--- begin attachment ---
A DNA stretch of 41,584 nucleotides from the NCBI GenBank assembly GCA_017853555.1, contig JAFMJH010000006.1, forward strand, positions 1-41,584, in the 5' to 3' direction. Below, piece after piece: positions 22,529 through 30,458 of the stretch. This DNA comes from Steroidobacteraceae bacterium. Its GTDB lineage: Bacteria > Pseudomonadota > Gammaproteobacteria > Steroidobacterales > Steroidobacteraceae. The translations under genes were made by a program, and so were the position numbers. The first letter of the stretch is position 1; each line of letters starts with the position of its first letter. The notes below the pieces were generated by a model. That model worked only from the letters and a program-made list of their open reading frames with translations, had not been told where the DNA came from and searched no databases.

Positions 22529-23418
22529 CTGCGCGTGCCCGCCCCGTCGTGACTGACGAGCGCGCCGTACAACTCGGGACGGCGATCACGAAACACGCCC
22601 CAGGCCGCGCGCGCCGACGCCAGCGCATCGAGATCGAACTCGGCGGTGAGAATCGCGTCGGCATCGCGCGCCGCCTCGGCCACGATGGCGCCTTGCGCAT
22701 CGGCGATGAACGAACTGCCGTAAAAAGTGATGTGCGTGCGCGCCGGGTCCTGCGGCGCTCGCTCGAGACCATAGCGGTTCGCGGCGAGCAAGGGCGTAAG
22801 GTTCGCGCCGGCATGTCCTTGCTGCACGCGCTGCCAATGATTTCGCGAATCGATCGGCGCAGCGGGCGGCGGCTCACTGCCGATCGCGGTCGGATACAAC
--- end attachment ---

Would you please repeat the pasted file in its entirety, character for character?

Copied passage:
A DNA stretch of 41,584 nucleotides from the NCBI GenBank assembly GCA_017853555.1, contig JAFMJH010000006.1, forward strand, positions 1-41,584, in the 5' to 3' direction. Below, piece after piece: positions 22,529 through 30,458 of the stretch. This DNA comes from Steroidobacteraceae bacterium. Its GTDB lineage: Bacteria > Pseudomonadota > Gammaproteobacteria > Steroidobacterales > Steroidobacteraceae. The translations under genes were made by a program, and so were the position numbers. The first letter of the stretch is position 1; each line of letters starts with the position of its first letter. The notes below the pieces were generated by a model. That model worked only from the letters and a program-made list of their open reading frames with translations, had not been told where the DNA came from and searched no databases.

Positions 22529-23418
22529 CTGCGCGTGCCCGCCCCGTCGTGACTGACGAGCGCGCCGTACAACTCGGGACGGCGATCACGAAACACGCCC
22601 CAGGCCGCGCGCGCCGACGCCAGCGCATCGAGATCGAACTCGGCGGTGAGAATCGCGTCGGCATCGCGCGCCGCCTCGGCCACGATGGCGCCTTGCGCAT
22701 CGGCGATGAACGAACTGCCGTAAAAAGTGATGTGCGTGCGCGCCGGGTCCTGCGGCGCTCGCTCGAGACCATAGCGGTTCGCGGCGAGCAAGGGCGTAAG
22801 GTTCGCGCCGGCATGTCCTTGCTGCACGCGCTGCCAATGATTTCGCGAATCGATCGGCGCAGCGGGCGGCGGCTCACTGCCGATCGCGGTCGGATACAAC